Home' Army News : February 17th 2010 Contents SPORT 31
Army February 17, 2011
By Michael Brooke
RIDING his race chair like a char-
iot of fire, WO2 Dennis Ramsay
recorded a personal triumph in
Sydney's Australia Day 10km
A determined WO2 Ramsay
clocked 36 minutes, 38 seconds in
the international event, which was
also his first competitive timed race.
WO2 Ramsay, who lost both
legs in 2008 through severe illness,
dug deep to summon the strength
and energy to avoid being lapped by
about 30 world and national cham-
pions who contested the event.
He said adrenaline and the sig-
nificance of Australia Day helped
him to set a new and impressive
benchmark for himself.
"My race time was nearly four-
minutes faster than my best training
time, so I'm pretty chuffed with the
result," he said.
"I've done ADF basketball
before but this was my first ever
competitive race-chair event and
certainly not my last."
The Australia Day 10km is a
wheelchair race around The Rocks
on Sydney's foreshore.
WO2 Ramsay, based at ALTC
in Bandiana, said sports and being
competitive allowed him to stay
active, mentally healthy, highly
motivated and to lose weight.
"It has certainly inspired me to
pursue other sports and I hope this
in turn inspires other wounded dig-
gers to take up competitive sports
once again," he said.
The soldier of 21 years said the
invaluable support he received from
the wider ADF community had
paved the way for his recovery and
He said he was excited and fur-
ther inspired by the idea that he
and other wounded and injured
ADF personnel could soon be win-
ning gold for Australia following
enhancements to Defence rehabili-
The ADF Paralympics Sports
Program helps athletes such as
WO2 Ramsay and soldiers wounded
on operations compete in sporting
"Some of us are going to Canada
for sit-down skiing trials, which is
one of the stepping-stones to com-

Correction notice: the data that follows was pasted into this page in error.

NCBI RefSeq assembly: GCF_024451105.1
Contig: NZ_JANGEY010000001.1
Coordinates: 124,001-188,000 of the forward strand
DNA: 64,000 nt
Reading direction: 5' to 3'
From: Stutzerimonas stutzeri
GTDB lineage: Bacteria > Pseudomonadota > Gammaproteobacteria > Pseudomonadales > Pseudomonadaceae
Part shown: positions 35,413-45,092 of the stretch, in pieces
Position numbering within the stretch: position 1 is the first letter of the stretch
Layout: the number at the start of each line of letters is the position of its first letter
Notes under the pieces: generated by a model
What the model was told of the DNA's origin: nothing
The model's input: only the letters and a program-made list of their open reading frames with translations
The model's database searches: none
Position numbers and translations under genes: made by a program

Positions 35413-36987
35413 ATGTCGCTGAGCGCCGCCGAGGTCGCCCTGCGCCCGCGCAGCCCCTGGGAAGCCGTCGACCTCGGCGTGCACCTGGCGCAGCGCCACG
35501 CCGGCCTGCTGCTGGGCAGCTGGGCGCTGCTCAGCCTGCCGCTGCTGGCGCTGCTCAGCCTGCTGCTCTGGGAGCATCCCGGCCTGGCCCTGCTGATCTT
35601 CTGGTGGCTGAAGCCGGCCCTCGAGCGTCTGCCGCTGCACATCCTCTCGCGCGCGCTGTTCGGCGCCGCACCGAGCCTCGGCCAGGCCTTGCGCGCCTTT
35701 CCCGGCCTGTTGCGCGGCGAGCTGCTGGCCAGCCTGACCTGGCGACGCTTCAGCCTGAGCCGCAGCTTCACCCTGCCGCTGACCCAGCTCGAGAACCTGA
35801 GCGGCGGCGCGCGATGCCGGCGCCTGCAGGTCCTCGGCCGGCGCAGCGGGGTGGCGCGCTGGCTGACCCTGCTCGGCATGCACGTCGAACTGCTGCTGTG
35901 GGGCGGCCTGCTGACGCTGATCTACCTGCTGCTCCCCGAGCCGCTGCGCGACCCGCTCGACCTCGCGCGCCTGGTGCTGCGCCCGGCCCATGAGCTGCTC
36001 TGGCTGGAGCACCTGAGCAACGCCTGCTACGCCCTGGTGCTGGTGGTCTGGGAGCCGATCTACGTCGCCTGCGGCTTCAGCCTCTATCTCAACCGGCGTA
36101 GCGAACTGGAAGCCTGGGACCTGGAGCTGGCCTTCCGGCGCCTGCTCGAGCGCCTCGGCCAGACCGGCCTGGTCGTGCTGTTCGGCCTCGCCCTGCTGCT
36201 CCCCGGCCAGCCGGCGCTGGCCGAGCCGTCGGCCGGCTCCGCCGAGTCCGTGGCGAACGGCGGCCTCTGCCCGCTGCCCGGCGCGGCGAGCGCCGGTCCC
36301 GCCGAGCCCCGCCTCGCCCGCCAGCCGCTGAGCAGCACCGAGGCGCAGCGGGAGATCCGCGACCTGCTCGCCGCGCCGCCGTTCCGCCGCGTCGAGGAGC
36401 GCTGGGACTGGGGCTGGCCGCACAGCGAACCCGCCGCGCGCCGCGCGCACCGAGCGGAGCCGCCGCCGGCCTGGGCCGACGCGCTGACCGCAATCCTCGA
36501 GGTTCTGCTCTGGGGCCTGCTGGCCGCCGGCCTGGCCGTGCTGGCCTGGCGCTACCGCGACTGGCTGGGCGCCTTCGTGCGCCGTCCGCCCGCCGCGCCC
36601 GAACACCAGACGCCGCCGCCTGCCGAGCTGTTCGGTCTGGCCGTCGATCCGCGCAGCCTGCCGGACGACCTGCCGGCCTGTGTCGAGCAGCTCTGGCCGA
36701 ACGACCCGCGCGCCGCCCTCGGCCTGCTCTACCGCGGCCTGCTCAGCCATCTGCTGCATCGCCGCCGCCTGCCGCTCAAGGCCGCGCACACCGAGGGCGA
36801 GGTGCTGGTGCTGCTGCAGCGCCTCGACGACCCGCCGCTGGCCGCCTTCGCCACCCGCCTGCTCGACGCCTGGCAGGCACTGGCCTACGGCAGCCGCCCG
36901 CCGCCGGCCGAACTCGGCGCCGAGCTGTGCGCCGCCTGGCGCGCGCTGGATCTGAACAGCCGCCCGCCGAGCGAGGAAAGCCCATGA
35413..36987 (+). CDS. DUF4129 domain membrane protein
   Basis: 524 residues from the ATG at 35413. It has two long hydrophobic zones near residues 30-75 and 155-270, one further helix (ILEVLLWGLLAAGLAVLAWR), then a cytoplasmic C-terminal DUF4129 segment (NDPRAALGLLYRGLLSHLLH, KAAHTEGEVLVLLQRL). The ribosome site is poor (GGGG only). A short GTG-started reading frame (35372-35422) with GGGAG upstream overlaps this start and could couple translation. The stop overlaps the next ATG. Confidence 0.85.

peting in the Paralympics," he said.
"This will be followed by ADF
participation in the US Marine
Corps Wounded Warrior Program."
Injured soldiers can access more
information and a wider support
network via the Wounded Digger
Website at www.army.gov.au/
The website is an Army initiative
to provide serious casualties and
their families with a wide range of
information on support organisa-
tions and benefits.
Pushing on after injury
By Capt Cameron Jamieson
THE International Stabilisation Force's
(ISF) soccer team narrowly lost 3-2
after facing a determined attack by the
Portuguese police team.
Played at the ISF's Camp Phoenix in
Dili, East Timor, the men of the Guarda
Nacional Republicana (Republican
National Guard or GNR) team had pre-
dicted a 10-1 victory before the match,
but training and strong spectator support
helped the ISF's Aussies and Kiwis walk
away after the match with their heads
GNR Commander and team captain
Pedro Nogueira said he enjoyed the
opportunity to meet with the Australians
away from the streets of Dili.
"It was a very tough game. ISF has
improved so much this year," he said.
"Hopefully soon we can get together
for a second game."
The Portuguese are one of the United
Nations Formed Police Units, law
enforcement groups tasked with provid-
ing a response to more serious public
Growing up with soccer as their
national game, they have a strong track
record of soundly beating the ISF in
matches, so the Australians were deter-
mined to give the Portuguese a big sur-
Team trainer and selector Sgt Steve
Davies said a lot of training and effort
had gone into preparing for the match.
"I had a squad of 28 guys who want-
ed to play," he said.
"We got it down to 15 but it was quite
difficult to select the final team because
of the standard we had achieved.
"This is the first time these guys have
played as a team, so I'm quite proud of
ISF underdogs put
up a strong fight
In the running: Pte Mark Rutledge (right) gives Portuguese police officer
Pedro Miguel Ferreira Da Silva Nogueira some serious competition during a
friendly soccer match in Dili, East Timor.
Photo by LAC Leigh Cameron
Hot wheels: WO2 Dennis Ramsey rounds a corner in the Australia Day 10km wheelchair race. Photo by Michael Brooke
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